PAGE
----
And then there is Donald Trump, who has managed to gain a cult-like following in the Orthodox Jewish community. Trump was against the Iran deal and he remains very much against President Obama. He has spoken in anti-Semitic tropes while there are Jews who love him for having a Jewish son-in-law (Ivanka had an Orthodox conversion). Netanyahu and Trump have a very tight relationship, which should be troubling. This bothers Horwich because Trump is “a terrible man.” Netanyahu–among foreign leaders–treats Trump like a puppet in essence. Their relationship is honestly scary.
“His need for love is beyond psychiatric help,” Dine opines about Trump.
John Hagee consecrating the move of the American embassy to Jerusalem is what’s referred to as “a slap in the face.” Hagee had no business speaking at the embassy opening. He might love Israel for biblical reasons but he doesn’t love Jews according to the film. This really speaks to the evangelical support for the Jewish homeland. They don’t love Israel because of any political reasoning but because of the Bible. AIPAC’s message basically becomes not caring if somebody is anti-Semitic as long as they love Israel. This should make anyone uncomfortable and yet I see people who give them a free pass and welcome their support.
In the days after the Tree of Life shooting in Pittsburgh, Netanyahu wouldn’t bother to even acknowledge that right-wing white nationalists killed Jews. It’s simply ignorant–mind you, anti-Semitism isn’t immune to any side of the political spectrum. I have personal experienced anti-Semitism in left-wing transgender spaces and it’s enough to make one very uncomfortable. How can anyone not acknowledge this and yet there are ORTHODOX AMERICAN JEWS and ISRAELI JEWS who see Donald Trump as the Moshiach. This is blasphemy and yet we see it spoken in 2020, too. You should see what right-wing Orthodox Jews are saying on social media. Frankly, it goes against Torah values. I don’t know what this Judaism is but it’s certainly not my Judaism! Meanwhile, Batya Unger-Sargon asks how can we defend a country that is doing things that were done to us for a long time?
Of course, you can’t make a documentary about AIPAC without discussing Rep. Ilhan Omar’s (D-Minn.) comments about the US-Israeli relationship. There isn’t much to be said in the film about her comments but it leads to a segue with former activists. They open about how their views evolved upon talking with Palestinians. Simone Zimmerman would eventually go onto co-found If Not Now organization.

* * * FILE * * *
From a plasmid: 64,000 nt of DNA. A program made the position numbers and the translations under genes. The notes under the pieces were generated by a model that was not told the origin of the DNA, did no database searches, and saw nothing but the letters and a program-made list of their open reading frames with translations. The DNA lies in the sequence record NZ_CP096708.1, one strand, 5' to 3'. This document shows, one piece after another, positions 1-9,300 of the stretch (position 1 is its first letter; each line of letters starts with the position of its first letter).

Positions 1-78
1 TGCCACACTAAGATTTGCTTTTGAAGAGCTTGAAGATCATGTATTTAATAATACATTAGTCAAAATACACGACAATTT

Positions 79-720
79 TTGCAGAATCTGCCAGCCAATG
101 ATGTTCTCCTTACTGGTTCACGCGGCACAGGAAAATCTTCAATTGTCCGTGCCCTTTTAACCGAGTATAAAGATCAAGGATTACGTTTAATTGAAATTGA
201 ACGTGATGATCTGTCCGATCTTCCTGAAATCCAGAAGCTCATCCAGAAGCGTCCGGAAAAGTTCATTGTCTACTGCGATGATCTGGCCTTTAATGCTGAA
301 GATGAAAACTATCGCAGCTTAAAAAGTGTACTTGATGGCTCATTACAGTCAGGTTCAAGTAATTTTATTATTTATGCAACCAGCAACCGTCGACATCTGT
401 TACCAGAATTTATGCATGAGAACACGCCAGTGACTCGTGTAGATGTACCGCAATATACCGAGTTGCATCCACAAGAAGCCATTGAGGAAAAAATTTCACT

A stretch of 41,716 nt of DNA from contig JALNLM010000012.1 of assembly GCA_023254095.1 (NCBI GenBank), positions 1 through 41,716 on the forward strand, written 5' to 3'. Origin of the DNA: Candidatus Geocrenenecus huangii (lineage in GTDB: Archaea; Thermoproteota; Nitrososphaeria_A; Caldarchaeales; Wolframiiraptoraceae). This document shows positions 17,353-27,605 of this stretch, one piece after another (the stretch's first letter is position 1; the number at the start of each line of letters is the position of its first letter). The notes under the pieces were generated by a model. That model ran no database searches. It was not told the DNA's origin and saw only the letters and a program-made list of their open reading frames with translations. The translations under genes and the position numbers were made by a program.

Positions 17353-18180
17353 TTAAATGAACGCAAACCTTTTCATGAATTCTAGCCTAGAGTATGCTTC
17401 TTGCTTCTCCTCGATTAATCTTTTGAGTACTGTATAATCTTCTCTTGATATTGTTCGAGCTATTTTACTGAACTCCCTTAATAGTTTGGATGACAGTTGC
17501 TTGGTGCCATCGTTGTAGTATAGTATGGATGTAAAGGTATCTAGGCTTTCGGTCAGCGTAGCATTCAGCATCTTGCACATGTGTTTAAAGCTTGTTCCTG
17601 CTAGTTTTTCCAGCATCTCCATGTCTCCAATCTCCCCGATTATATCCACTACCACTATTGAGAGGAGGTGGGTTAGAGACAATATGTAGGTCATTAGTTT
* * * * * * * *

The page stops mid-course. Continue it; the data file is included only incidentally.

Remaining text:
Horwich stepped down as a board member because she felt that Israel was becoming an apartheid state. Listen to Ada Horwich when she talks about her AIPAC experience. I cannot stress this enough about what she brings a lot of credibility to the table as a former AIPAC official.
Asked about his feelings on If Not Now and other groups, Dine starts to chuckle before responding, “G-d bless them. Do it. You may not win now but you’ll eventually win. I have great faith in them.”
File this under words never expected to come out of a former AIPAC CEO’s mouth. I may disagree with INN and JVP over their tactics. You should never ever deliberately target an Orthodox LGBTQ group simply because they are LGBTQ. It’s a hate crime any way you look at it!
None of the Democratic candidates running for president showed up to the AIPAC conference. A lot of controversy was made about this–I remember being personally angry. But watching this film? I can’t be angry anymore. I’m a Zionist and while I have a love for the Jewish homeland, I cannot sit by in silence watching ring-wingers destroy the very ideals that Israel represents. There is no reason to be favorable to anti-Semites simply because they love Israel solely for biblical reasons. While I can no longer say that I’m on board with AIPAC, I cannot explicitly endorse organizations such as INN or JVP either. The latter of which intentionally targeted Jewish Queer Youth, an Orthodox LGBTQ Jewish organization, marching in the Israel parade in New York a few years ago.
Current AIPAC officials declined to be interviewed for the film. How unfortunate. It’s on director Mor Loushy to speak with former officials like Dine and Rosen to talk about the history and change in AIPAC’s platform through the years. Loushy even spoke with activist friends of mine but their interviews did not make the final cut.
What filmmaker Mor Loushy does with Kings of Capitol Hill is make the film that AIPAC does not want you to see and she should be commended.
DIRECTOR: Mor Loushy
FEATURING: Ada Horwich, Batya Unger-Sargon, Ben Rhodes, Doug Bloomfield, Jacob Plitman, Jonathan Wissman, Keith Wisman, Tom Dine, MJ Rosenberg, Matt Nosanchuk, Steven J. Rosen, Simone Zimmerman, Sarah Persitz
Kings of Capitol Hill holds its international premiere during DOC NYC 2020 in the Investigations program. Grade: 4.5/5